By Diane Saatchi
Let me begin, here, by describing a real estate situation that’s far more common (and much more complicated) than you might think:
A would-be buyer finds a four-bedroom home that’s almost perfect. It’s just lacking a fifth bedroom — however, there’s plenty of space for one in the basement. The buyer offers to purchase the house, subject to being able to create that extra bedroom in the basement. Shouldn’t be a problem.
What the buyer probably doesn’t realize is that aside from the obvious walls, a door, legal egress, a closet, and HVAC, that fifth bedroom very likely will trigger the need for a whole new septic system. In addition to a surveyor, architect and general contractor, an engineer must be engaged to design the system and Health Department approval is required. The existing septic system may be closer to the property line than is currently permitted, meaning if that is the only practical/possible location a variance may be required and if wetlands are nearby, in addition to the other jurisdictions involved, the Department of Environmental Conservation (DEC) will join the team.
Chances are, if not immediately clear it can’t happen, with competent counsel and patience, that fifth bedroom will be permitted. It may cost thousands of dollars and take several months to determine. And since the buyer has made an offer subject to the fifth bedroom, the deal falls apart if for some reason they can’t add it.
That’s what I want to talk about today: deals with conditions, usually described with the language “subject to.”
“We’ll buy it, subject to that fifth bedroom, or tennis court, or dock or selling another home.” “We’ll sell it, subject to going to contract on the co-op we have our eyes on.”
The most common subject to or condition of a contract is a mortgage loan. In such cases a purchaser may commit to a price and conditions “subject to” obtaining a mortgage of a specified amount, type, term and interest rate. During the time it takes to get the mortgage, the seller is unconditionally obligated while the purchaser is conditionally obligated. That is, if the mortgage at the terms and rate proposed is not approved, there is no deal and no consequences to the purchaser.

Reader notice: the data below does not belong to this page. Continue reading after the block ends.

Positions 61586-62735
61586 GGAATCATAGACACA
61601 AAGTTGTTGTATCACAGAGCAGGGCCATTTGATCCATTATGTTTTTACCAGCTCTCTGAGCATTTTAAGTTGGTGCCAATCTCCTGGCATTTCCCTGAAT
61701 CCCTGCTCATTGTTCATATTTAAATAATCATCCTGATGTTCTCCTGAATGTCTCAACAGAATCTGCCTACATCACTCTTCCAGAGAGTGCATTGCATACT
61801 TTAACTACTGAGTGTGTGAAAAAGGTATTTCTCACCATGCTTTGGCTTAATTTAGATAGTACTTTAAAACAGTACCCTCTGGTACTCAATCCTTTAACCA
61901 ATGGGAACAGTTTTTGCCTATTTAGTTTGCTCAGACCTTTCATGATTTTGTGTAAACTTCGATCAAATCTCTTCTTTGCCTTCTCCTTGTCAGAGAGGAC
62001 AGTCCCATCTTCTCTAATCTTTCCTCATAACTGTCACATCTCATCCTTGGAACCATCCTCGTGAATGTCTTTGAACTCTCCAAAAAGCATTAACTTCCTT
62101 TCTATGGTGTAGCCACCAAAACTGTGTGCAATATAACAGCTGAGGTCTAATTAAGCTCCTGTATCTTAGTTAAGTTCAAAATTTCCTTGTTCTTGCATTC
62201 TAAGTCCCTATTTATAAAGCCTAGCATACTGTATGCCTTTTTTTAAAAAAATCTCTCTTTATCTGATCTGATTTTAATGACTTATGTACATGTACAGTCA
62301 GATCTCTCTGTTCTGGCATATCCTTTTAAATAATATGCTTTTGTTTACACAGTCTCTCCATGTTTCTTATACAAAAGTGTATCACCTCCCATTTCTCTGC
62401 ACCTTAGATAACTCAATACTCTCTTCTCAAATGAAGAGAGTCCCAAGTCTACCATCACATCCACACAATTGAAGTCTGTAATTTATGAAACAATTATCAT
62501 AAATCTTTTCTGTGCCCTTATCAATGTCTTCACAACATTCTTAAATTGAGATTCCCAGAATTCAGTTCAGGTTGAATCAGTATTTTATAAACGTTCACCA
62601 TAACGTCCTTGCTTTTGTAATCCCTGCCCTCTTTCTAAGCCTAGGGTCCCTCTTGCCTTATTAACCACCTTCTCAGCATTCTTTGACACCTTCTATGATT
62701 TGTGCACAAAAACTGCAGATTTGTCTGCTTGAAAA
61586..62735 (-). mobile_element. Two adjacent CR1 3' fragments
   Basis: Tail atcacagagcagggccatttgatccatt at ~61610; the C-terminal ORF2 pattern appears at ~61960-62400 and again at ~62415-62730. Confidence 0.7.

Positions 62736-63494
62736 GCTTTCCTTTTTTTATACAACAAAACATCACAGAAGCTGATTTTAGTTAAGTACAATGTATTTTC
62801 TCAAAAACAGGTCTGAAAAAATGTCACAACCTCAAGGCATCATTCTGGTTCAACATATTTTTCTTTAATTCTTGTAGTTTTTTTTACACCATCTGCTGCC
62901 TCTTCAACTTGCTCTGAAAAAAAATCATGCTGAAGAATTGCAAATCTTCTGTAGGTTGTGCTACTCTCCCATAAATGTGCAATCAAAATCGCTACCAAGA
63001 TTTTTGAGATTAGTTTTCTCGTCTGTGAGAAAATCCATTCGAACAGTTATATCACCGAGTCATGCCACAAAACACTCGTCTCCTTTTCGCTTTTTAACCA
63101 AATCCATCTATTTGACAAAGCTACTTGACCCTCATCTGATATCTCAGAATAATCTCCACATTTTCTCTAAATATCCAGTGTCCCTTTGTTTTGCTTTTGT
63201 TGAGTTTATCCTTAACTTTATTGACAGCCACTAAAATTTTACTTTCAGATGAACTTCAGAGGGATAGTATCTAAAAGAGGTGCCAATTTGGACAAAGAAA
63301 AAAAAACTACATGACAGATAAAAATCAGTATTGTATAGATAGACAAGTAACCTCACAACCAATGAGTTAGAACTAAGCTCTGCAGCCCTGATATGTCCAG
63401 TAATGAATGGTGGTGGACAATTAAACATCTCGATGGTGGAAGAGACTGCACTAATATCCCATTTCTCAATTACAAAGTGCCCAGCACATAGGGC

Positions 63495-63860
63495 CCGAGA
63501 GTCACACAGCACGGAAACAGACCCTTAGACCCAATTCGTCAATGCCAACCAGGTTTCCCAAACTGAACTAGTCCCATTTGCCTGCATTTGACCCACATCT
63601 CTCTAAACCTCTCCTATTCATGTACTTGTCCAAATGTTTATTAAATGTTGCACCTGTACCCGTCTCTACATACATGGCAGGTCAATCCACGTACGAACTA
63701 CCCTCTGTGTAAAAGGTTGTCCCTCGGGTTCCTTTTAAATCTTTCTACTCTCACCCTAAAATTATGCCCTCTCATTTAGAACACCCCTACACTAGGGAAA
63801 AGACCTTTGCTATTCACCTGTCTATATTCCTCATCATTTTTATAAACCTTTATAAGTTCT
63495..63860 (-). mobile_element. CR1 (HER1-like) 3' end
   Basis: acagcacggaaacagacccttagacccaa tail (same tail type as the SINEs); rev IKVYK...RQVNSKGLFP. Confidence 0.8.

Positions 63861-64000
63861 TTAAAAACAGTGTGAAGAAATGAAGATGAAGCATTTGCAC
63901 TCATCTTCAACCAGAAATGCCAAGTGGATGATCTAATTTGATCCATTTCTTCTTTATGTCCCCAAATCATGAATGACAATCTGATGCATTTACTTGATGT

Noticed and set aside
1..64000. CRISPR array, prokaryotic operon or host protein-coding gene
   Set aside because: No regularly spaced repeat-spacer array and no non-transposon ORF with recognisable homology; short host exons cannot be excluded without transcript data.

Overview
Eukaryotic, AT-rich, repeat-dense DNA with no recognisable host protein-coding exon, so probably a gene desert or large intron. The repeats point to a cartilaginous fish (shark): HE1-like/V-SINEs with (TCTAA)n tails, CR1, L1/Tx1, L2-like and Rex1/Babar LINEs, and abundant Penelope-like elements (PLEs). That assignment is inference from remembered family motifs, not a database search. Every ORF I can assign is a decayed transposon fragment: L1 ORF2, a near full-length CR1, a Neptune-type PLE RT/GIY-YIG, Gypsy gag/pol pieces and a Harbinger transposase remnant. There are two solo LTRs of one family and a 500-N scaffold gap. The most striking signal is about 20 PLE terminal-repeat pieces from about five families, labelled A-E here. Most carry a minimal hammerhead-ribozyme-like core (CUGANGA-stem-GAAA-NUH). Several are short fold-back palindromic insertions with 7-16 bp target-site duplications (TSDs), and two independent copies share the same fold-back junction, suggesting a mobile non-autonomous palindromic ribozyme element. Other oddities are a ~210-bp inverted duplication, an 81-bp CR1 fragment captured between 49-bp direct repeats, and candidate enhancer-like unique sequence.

The seller, however, suffers from having removed the property from the market. However it is spun, no listing agent wants to voice the words “back on the market.” From the seller’s perspective, it would be far better for a purchaser without the cash on hand to use a mortgage, but not to make it a condition of the sale. It’s better because it means that the risk would lie with the borrowers. The seller can keep showing the house while the buyer secures the funds.
There is a long history of real estate sales subject to financing and in most markets, it is expected. But in a luxury second home market, there is something kind of odd. Usually a buyer will tout a pre-approval letter from a lender as proof of ability to obtain a mortgage. If the pre-approval were indeed sufficient reassurance for the seller, the purchaser would not need the contract to be subject to a loan. Nonetheless, maybe because of convention, the practice of making a deal subject to financing persists. However curious, we can navigate the process by keeping it as short as possible and continuing to show the property to other prospective buyers until a written commitment is delivered.
Deals subject to financing are very common, but we also see deals like I described above, that are subject to the buyer being able to make changes to the house. As it’s no doubt clear, things get complicated fast, and changes that involve an element of zoning — say, relocating the pool — get more complicated, faster. The very first thing anyone considering making a deal subject to changes should do is engage a local real estate attorney, and not just any attorney: a zoning specialist.
When all other terms are acceptable and the attorneys think the requests are reasonable, the solution or compromise can be a due diligence term wherein the seller agrees not to accept another offer and will cooperate with the purchaser-funded investigation into that fifth bedroom or relocated pool.
Conditional deals are only one piece of the always complicated typical negotiations, but there is some inherent comfort to the anxious seller in this structure: Only really motivated purchasers would even bother.
Sellers also present conditions that can also be complicated, but that’s for another blog.
© 2019 Diane Saatchi